Catching Up

3 M’sian Lady Bosses Tell What It’s Like To Be Leaders In The Tech Industry

  • Three Malaysian women bosses give their thought about their role within tech entrepreneurship and their advice for other aspiring female entrepreneurs.

Today’s tech industry in general is incredibly fast-moving, full of innovation, constantly evolving to introduce and adopt new trends. But despite so much talk of inclusivity elsewhere, there exists quite a disparity in the number of women leaders in the field. Even if few in number, there are still female tech bosses that have gone on to forge successful businesses and make names for themselves despite all odds.

So in conjunction with International Women’s Day, we’re featuring three Malaysian female bosses along with their views on what it’s like to be a woman striving to make it big in the male-dominated tech industry. Here, they tell about how they got started, about their strongest supporters, and what they think of the state of tech entrepreneurship for women in general.

Munirah Looi, CEO of Brandt International

Image Credit: Brandt International

Munirah is the founder and CEO of Brandt International, a leading business and customer experience solutions provider that employs over 750 staff in consulting, customer service, sales, and digital workforce solutions. In 2019, Munirah’s brand aims to hit a workforce of 3,000 and 5,000 by the year 2020.

Aside from running Brandt International, Munirah also wears many hats including being the founder and chairperson of Women’s Extraordinaire Foundation, the president of the Professional Women Network, Kuala Lumpur, a life member of International Business Leaders, as well as deputy president of the Contact Centre Association of Malaysia while also being the global market business lead for Outsourcing Malaysia.

What motivated you to begin in the tech industry?

Primarily, it was demand-driven along with the need for Brandt to have a sustainable business model to create a competitive advantage in the marketplace.

I started the company 15 years ago specialising in enabling clients to create a consistent customer experience throughout their touch points and gain a competitive edge against their competition. Based on the disruptive market environment and the need for “speed to market”, customers needed insights and enablers to deliver their brand promises. As such, Brandt started to build capabilities in big data & analytics, AI, and others to help our customers.

Who are your strongest supporters?

The first is key government agencies like MDEC. Through participation in their various programs like EPP and GAIN, we’ve gotten support in the areas of expanding capabilities, market access, and brand building.

There are also industry associations like OM & PIKOM, who have been providing insights on the GBS industry through industry and research reports, forums, conferences and networking sessions , and MATRADE, through their mid-tier corporate development programs. Not forgetting GBS Iskandar Puteri who have supported our expansion and near-shore strategies.

What are some of the difficulties you’ve faced in an industry dominated by men?

When you enter tech, you realise that there’s more men than women, you can’t deny that. But, I don’t think you should make that an obstacle—you can’t get deterred as a female founder knowing that’s the landscape.

You need to ignore the naysayers and surround yourself with investors who believe in you, believe in your ideas, believe in the market you’re going after, and believe in your ability to execute, most importantly. The challenge is be recognized as a ‘thought-leader’ in the industry. It takes more effort to influence to be recognised as such. Overall the industry is must kinder compared to interacting with bankers and VCs to raise funding for growth and scale.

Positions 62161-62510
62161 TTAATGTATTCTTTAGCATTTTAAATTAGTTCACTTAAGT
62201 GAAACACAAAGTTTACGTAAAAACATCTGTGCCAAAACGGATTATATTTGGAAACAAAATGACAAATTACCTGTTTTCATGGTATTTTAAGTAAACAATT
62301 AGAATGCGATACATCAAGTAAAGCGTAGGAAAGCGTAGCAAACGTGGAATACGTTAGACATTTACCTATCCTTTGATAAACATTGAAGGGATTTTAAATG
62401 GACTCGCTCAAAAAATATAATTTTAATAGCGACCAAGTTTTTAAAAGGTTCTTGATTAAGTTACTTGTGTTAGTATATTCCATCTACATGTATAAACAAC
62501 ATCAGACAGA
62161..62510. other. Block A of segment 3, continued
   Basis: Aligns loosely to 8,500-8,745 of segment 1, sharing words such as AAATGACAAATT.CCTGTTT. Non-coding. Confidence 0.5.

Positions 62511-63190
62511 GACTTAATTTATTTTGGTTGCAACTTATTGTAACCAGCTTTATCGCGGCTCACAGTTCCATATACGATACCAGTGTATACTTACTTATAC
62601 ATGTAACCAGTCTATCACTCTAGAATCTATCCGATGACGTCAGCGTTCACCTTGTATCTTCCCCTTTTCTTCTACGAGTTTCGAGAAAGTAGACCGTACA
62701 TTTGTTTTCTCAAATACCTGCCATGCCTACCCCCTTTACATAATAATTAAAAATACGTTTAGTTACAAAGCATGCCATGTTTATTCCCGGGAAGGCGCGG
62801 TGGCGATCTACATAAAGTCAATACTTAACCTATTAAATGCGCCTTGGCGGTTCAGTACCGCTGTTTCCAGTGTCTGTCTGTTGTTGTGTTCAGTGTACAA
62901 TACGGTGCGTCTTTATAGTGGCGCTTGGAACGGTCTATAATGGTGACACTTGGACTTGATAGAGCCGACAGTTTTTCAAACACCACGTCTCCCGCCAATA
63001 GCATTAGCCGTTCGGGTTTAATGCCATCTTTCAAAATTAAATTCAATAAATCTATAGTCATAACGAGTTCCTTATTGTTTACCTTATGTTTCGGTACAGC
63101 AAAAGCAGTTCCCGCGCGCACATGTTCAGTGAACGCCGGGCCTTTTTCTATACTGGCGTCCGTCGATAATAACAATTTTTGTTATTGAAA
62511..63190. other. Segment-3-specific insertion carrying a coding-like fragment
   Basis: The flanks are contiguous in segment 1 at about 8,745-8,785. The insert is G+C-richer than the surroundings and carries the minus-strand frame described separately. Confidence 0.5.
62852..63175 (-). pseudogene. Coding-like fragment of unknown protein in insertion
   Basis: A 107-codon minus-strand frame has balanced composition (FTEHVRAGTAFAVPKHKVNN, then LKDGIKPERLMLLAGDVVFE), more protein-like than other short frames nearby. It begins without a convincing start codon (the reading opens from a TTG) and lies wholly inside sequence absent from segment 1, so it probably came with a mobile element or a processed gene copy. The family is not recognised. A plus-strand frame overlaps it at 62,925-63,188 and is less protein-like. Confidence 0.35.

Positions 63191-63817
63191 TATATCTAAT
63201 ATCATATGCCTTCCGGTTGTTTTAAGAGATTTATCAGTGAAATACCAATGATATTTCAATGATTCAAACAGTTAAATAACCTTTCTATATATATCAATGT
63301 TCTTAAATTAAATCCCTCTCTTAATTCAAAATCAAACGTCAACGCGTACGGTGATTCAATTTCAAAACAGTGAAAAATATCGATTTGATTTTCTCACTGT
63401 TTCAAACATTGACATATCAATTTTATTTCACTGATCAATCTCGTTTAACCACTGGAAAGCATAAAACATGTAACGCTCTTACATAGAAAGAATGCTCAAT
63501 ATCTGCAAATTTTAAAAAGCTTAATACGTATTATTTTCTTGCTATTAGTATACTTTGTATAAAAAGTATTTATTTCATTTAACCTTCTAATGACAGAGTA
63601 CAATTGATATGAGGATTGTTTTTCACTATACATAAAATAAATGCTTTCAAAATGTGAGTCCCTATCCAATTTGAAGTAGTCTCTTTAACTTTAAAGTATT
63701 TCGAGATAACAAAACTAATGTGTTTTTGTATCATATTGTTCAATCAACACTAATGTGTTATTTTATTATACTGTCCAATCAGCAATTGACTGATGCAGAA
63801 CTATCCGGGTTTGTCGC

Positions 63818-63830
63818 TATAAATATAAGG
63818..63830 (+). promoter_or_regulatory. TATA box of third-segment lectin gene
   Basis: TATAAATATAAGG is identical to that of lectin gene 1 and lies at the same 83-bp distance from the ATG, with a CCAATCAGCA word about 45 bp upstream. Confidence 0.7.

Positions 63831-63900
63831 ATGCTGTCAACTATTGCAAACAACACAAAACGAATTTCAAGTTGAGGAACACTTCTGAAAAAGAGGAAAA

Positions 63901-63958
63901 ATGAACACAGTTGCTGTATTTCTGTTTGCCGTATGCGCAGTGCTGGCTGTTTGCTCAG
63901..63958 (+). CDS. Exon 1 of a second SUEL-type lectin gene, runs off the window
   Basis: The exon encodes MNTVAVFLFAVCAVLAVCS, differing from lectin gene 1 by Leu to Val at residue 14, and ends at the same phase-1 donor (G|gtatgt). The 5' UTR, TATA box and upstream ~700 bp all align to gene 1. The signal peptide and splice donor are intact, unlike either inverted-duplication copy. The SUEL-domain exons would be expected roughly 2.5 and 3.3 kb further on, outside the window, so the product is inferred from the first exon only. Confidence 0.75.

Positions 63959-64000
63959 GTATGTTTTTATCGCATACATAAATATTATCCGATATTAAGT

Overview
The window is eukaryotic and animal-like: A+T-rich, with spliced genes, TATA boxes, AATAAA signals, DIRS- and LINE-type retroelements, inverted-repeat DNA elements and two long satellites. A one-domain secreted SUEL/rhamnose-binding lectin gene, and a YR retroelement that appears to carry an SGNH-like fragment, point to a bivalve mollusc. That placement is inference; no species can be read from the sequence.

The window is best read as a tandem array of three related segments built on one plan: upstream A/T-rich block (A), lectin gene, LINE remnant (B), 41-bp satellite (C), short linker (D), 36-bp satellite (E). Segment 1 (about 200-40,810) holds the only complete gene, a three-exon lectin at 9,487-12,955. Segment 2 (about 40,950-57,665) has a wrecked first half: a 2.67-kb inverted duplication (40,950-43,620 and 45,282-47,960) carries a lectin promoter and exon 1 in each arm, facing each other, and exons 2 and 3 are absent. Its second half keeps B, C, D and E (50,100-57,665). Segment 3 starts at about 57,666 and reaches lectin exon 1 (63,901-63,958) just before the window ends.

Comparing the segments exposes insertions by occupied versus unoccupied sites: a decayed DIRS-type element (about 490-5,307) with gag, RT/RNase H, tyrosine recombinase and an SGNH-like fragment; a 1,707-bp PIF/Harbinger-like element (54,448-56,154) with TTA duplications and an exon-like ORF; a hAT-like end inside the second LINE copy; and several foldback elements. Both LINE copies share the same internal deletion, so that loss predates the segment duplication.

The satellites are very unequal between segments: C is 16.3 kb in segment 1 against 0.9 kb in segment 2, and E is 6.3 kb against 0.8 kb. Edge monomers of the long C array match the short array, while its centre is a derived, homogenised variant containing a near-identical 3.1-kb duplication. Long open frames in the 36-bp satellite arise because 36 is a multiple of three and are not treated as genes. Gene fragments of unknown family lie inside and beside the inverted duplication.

Ever think of quitting?

Not in my vocabulary! The key is you have to be passionate with what you do and have laser-focused execution capabilities. I have adopted my personal strategies, using the 5Ps of life success—a clear purpose, a focus on what you are passionate about, persistence to achieve your purpose, which means always find means to overcome obstacles and challenges, perseverance despite doing something difficult, and patience.

Have you ever faced backlash from your friends and family?

Success will not come easy without the support from families and friends. Managing family members and ongoing dialogues helps to gain support in whatever your do.

What’s your definition of “Lady Boss”?

Being a lady boss to me means independence, confidence, and being in control. But personally, I do not like these gender-biased terms. A boss is a boss regardless of sex. We need to continue fighting against negative stereotypes while at the same time celebrating our differences.

Do we need more women in the tech scene?

We need more people in tech, period. Diversity does lead to better products and results. The growth rate for employment in this sector will continue to be on an upward trend, and the reason we need more women in technology is simply that we would have excluded 50% of an equally capable group. Women can bring just as much value to this field.

What are the advantages or disadvantages of having more women in an organisation?

Gender diversity and inclusivity is what we all should be striving for. There is no substantial difference between men and women at work, though the general perception is that women are better problem solvers, more trusted, use collaborative approaches and are terrific mentors.

If you had the chance to do it all over again, would you have done it the same way?

Yes, but at a faster pace.

What’s your advice to younger women who intend to venture into the tech space?

Go for it! Go where your passion lies and never be afraid to fail. Failure is an important part of your growth and developing resilience. Don’t be afraid to fail. Being a woman on a team of all men means that you are going to have a unique voice. It’s important to embrace that.

Natalie Sit, Acestar Sdn Bhd

Image Credit: Acestar Sdn Bhd

As the head of ICT services provider Acestar, Natalie Sit’s origin story is one of humble beginnings, rejection, and determination to overcome all challenges. She believes strongly in using education as a development tool, and invests heavily into educating both her clients and workforce to ensure both sides make informed decisions. “Working with Passion and Integrity” is the core value that she’s built Acestar on, and will continue to be the guiding path for future expansions of her business.